Changes in bowel movements can be concerning, but how do you know when and if you need to seek help?
A change in bowel movements can be a difficult problem to figure out. Everybody's gastrointestinal tract functions differently. While most people move their bowels one to two times a day, some people go three to four times a day, while others only once or twice a week. A change in the number or consistency of stool should alert you to see your physician.
Depending on your age, and other associated symptoms, a gastrointestinal evaluation may be warranted. If there is associated weight loss, abdominal pain or bleeding, an urgent evaluation with your physician is imperative. If not, you can attempt to see if the diarrhea resolves on its own. Over the counter antidiarrheals such as immodium or kaopectate can be taken to try to stop the diarrhea. If you are experiencing pain, or bleeding, check with your physician prior to taking any medications to stop diarrhea. You might hav...
Definition A stool Gram stain is a laboratory test that uses different stains to detect and identify bacteria in a stool sample. The Gram stain method is sometimes used to rapidly diagnose bacterial infections. Alternative Names Gram stain of stool; Feces Gram stain How the test is performed You will need to collect a stool sample. There are many ways to collect a sample. You can catch the stool on plastic wrap that is loosely placed over the toilet bowl and held in place by the toilet seat, and then place the sample in a clean container. (One test kit supplies a special toilet tissue that you use to collect the sample.) Do not take stool samples from the toilet bowl water, because this can cause errors. If you need to collect a sample from a child still in diapers, line the diaper with plastic wrap. Position the plastic wrap so that it keeps the stool from any urine. Mixing of urine and stool can spoil a good sample. Your health care provider will give you instructions on when and how to retu...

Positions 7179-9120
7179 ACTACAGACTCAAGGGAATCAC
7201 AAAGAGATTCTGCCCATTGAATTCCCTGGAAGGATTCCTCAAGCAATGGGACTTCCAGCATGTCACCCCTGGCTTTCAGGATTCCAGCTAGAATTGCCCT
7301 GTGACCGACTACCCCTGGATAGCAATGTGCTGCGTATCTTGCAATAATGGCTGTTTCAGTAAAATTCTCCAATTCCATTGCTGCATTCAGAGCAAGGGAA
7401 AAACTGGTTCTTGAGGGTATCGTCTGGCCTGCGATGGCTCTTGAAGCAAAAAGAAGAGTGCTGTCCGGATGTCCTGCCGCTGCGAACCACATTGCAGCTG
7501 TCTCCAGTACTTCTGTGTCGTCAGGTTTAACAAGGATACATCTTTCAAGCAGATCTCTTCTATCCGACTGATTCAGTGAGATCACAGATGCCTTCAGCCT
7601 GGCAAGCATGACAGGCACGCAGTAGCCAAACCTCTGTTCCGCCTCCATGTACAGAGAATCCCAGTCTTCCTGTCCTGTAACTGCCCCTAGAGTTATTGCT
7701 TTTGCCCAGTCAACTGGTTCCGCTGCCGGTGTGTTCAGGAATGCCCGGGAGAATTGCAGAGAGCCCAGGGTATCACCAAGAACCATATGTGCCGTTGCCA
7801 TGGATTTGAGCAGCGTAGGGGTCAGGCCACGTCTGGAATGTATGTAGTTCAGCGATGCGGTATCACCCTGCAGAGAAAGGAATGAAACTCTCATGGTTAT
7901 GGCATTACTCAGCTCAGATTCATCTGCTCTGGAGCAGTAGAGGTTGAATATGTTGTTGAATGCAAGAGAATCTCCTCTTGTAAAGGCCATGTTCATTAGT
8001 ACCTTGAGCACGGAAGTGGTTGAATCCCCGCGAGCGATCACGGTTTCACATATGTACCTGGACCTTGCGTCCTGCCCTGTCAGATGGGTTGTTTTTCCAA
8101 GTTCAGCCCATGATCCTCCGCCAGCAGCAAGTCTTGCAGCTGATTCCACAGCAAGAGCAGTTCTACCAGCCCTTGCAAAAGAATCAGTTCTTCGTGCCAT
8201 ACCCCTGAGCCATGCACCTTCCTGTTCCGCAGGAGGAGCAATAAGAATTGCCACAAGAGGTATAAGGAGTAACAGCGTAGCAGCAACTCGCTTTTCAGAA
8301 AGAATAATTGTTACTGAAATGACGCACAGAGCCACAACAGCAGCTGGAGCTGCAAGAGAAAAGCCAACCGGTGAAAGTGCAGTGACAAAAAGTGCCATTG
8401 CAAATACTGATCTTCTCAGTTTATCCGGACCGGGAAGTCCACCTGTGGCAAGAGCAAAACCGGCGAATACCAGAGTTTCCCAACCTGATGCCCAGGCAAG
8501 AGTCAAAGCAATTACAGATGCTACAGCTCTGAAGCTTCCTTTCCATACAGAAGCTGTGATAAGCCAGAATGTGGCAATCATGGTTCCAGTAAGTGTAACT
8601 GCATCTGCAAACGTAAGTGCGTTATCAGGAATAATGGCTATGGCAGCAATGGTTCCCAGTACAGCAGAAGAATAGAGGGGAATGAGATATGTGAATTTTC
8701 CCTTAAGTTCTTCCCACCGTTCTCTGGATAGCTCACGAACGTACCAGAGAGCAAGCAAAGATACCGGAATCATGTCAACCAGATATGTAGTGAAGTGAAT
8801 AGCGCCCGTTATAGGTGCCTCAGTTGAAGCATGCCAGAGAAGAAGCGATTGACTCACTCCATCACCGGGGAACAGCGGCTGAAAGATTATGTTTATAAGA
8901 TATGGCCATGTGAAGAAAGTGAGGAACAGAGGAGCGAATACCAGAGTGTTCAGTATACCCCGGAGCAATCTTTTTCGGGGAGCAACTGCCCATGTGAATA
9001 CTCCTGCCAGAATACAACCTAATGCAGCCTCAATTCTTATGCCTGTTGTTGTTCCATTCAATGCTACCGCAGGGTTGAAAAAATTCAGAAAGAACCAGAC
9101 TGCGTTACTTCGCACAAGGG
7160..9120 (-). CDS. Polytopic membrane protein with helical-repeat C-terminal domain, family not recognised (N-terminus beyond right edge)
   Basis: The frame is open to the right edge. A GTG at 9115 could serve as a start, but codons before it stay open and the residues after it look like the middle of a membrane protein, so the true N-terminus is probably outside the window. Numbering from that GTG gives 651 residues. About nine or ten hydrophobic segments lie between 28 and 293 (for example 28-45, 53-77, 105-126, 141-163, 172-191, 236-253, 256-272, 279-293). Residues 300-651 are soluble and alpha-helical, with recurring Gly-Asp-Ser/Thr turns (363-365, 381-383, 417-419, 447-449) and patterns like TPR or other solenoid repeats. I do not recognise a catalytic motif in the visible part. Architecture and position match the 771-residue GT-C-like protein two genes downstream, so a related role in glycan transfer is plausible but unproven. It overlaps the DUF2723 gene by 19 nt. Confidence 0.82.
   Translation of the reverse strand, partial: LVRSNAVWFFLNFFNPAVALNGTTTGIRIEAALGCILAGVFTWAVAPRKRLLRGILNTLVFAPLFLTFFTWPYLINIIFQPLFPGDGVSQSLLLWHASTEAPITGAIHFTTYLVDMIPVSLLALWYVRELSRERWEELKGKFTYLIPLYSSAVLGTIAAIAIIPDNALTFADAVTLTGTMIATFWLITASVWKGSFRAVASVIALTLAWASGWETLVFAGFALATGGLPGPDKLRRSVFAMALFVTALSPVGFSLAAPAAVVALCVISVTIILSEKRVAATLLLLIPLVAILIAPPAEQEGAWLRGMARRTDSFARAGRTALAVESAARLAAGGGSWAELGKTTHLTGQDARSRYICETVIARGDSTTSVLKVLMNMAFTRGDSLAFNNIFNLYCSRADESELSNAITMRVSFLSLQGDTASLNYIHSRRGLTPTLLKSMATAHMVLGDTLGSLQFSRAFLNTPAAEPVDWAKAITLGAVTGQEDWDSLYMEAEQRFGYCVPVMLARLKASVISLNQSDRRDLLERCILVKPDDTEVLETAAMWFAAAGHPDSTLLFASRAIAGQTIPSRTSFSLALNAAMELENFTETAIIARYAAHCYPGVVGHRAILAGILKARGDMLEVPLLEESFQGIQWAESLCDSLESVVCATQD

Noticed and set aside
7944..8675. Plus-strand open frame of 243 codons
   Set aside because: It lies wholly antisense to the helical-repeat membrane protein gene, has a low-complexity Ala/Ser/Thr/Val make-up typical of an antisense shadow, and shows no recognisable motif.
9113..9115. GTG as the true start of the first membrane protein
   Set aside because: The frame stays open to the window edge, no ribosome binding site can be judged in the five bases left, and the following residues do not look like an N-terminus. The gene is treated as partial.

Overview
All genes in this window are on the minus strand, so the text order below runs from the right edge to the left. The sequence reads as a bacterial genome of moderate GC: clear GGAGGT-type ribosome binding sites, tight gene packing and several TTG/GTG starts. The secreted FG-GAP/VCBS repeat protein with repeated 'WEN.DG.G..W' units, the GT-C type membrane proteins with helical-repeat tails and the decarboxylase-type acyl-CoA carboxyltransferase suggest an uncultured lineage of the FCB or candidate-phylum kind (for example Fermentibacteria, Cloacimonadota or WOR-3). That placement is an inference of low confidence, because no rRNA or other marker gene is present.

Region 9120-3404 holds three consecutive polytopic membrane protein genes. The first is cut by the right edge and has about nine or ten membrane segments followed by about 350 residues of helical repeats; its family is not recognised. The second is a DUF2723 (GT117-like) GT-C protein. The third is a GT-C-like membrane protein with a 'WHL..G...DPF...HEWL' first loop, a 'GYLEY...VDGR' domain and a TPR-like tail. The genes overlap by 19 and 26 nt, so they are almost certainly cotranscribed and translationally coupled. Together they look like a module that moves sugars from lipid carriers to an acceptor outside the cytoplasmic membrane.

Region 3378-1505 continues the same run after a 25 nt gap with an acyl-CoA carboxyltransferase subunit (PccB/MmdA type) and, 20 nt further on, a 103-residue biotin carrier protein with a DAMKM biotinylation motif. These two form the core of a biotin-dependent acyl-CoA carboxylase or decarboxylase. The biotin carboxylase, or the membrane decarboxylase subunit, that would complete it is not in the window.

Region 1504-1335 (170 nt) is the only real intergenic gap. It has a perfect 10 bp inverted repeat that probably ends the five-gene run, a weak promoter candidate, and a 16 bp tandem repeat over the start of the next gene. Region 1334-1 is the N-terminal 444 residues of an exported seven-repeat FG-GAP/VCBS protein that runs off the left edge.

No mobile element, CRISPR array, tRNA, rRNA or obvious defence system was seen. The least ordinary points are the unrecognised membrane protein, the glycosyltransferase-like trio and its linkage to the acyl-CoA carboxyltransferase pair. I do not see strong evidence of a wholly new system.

Bloody stools often are a sign of an injury or disorder in the digestive tract. Your doctor may use the term "melena" to describe black, tarry, and foul-smelling stools or "hematochezia" to describe red- or maroon-colored stools.
Stools - bloody; Hematochezia; Melena; Stools - black or tarry
Blood in the stool may come from anywhere along your digestive tract, from mouth to anus. It may be present in such small amounts that you cannot actually see it, and it is only detectable by a fecal occult blood test.
When there is enough blood to change the appearance of your stools, the doctor will want to know the exact color to help find the site of bleeding. To make a diagnosis, your doctor may use endoscopy or special x-ray studies.
Black stool usually means that the blood is coming from the upper part of the gastrointestinal (GI) tract. This includes the esophagus, stomach, and the first part of the small i...
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